What does "capitalism" really mean?
The word “capitalism” carries a lot of baggage. It is a word many people try to avoid using when extolling the virtues and achievements of the free enterprise system. To understand this, we must look briefly at its historical origins.
Karl Marx Started It
It was in the work of Karl Marx that capitalism acquired the connotation of greed and excess it now has in the minds of most people. For Marx, it was a term of opprobrium used to refer to that phase in history during which labor was (and still is) exploited by capitalists. According to Marx, who borrowed ideas from the English economist David Ricardo, labor is the source of all value, so any surplus over what labor is paid can be regarded as “exploitation.”
In this way, the social system we know as capitalism—the very system responsible for the miraculous and unprecedented prosperity of humankind—is seen as an exploitative one.
In this way, the social system we know as capitalism—the very system responsible for the miraculous and unprecedented prosperity of humankind—is seen as an exploitative one. Though the Marxist system, thoroughly discredited by the experience of history, may carry little weight today with most people in the United States and other market economies, the stigma Marx created has endured. It is almost as if we have to defend capitalism as a necessary evil, perhaps one day to be replaced by a better system.
But He Got It Wrong
In fact, there is no better system. And there is no heaven on earth. However, capitalism properly understood is something to celebrate, revere, and protect. To achieve a correct understanding, the first step is to carefully explain how capitalism penetrates to the very essence of the free enterprise system.
Capital should be understood as a measure of value, as in the amount of money someone puts up, or borrows, in order to start a business.
Capitalism, correctly understood, refers to a social system, the only social system that uses “capital.” To understand capitalism, one has to understand the phenomenon of capital. Fortunately, the common sense meaning of capital takes us a long way. Capital should be understood as a measure of value, as in the amount of money someone puts up, or borrows, in order to start a business. We say that to start a business, it is necessary to have capital. More generally, however, capital is a measure of the value of any productive project, at any time, of which the most commonly referred to is the value of a business. The value of any business, its capital value, is the discounted value of the total of its expected revenues minus its expected costs over the economically relevant life of the business. Capital is an accounting tool that uses financial conventions to estimate the value of combinations of employed productive assets, tangible and intangible.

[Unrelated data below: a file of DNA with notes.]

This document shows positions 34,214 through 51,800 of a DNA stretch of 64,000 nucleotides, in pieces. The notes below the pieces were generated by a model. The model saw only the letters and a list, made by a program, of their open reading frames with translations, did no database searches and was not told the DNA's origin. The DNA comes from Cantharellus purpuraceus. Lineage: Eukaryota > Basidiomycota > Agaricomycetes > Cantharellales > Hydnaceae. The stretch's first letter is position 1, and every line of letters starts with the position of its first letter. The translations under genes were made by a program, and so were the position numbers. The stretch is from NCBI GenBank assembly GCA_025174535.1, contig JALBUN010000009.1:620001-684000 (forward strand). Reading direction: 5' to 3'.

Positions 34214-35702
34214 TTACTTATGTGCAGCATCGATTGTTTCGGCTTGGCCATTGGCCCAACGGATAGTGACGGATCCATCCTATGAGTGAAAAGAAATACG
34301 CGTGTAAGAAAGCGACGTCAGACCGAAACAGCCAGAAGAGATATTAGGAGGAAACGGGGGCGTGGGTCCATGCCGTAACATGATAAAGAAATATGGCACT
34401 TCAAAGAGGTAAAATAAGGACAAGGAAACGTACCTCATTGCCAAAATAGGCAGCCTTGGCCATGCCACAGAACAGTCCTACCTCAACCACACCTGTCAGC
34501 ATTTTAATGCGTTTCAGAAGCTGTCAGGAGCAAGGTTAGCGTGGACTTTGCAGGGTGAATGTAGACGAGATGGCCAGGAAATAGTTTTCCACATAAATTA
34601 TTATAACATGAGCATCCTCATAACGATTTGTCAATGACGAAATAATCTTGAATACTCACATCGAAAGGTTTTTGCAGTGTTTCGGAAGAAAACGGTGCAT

The Economists Did Not Help Matters—Most of Them
Unfortunately, basic economics education has not been very helpful in this regard. In Economics 101 and beyond, capital refers to a physical “factor of production” akin to physical labor, such as tools, machines, buildings, and sometimes land. This is very misleading. There is, in fact, no categorical difference between the productive services of human workers and the productive services of physical resources. Both are economically valuable because, and only because, of their value in producing valuable things for consumers— somewhere along the supply chain. Though physical resources are often referred to as “capital goods,” they are not “capital.” Capital is not a physical item; it is a value construct. It is the result of someone’s estimation, someone’s calculation.
Mises specified that the essence of the success of capitalism, and of the failures of socialism, is the ability of individuals to calculate using values attributed to the means of production.
This has been pointed out by some (dissident) economists over the years, but by no one more clearly than Ludwig von Mises in his critique of socialism early in the twentieth century. Mises specified that the essence of the success of capitalism, and of the failures of socialism, is the ability of individuals to calculate using values attributed to the means of production. Private entrepreneurs, in their quest for profit in a private property social system, are able to use the market prices of productive resources and consumption goods to form estimates in monetary terms that are relevant to them and that motivate their efforts to provide valuable goods and services for consumers, thereby, if successful, earning a profit. Without that ability to estimate and calculate, there would be no way to form speculative guesses, which impel the entrepreneurial actions that are the very substance of the trial and error market process with which we are familiar. In socialism, where central planning of production is instituted and private property is largely absent, there are ”capital goods,” but there is no capital. In socialism, there is no capitalism because there is no way to estimate the market value of productive resources when there are no markets for them.
To rehabilitate the word “capitalism,” we need to escape its nefarious Marxist connotations and understand it as that system that allows for and benefits from the use of capital. It is an understanding of capital that underlies and facilitates the movement of productive effort to its most highly valued uses.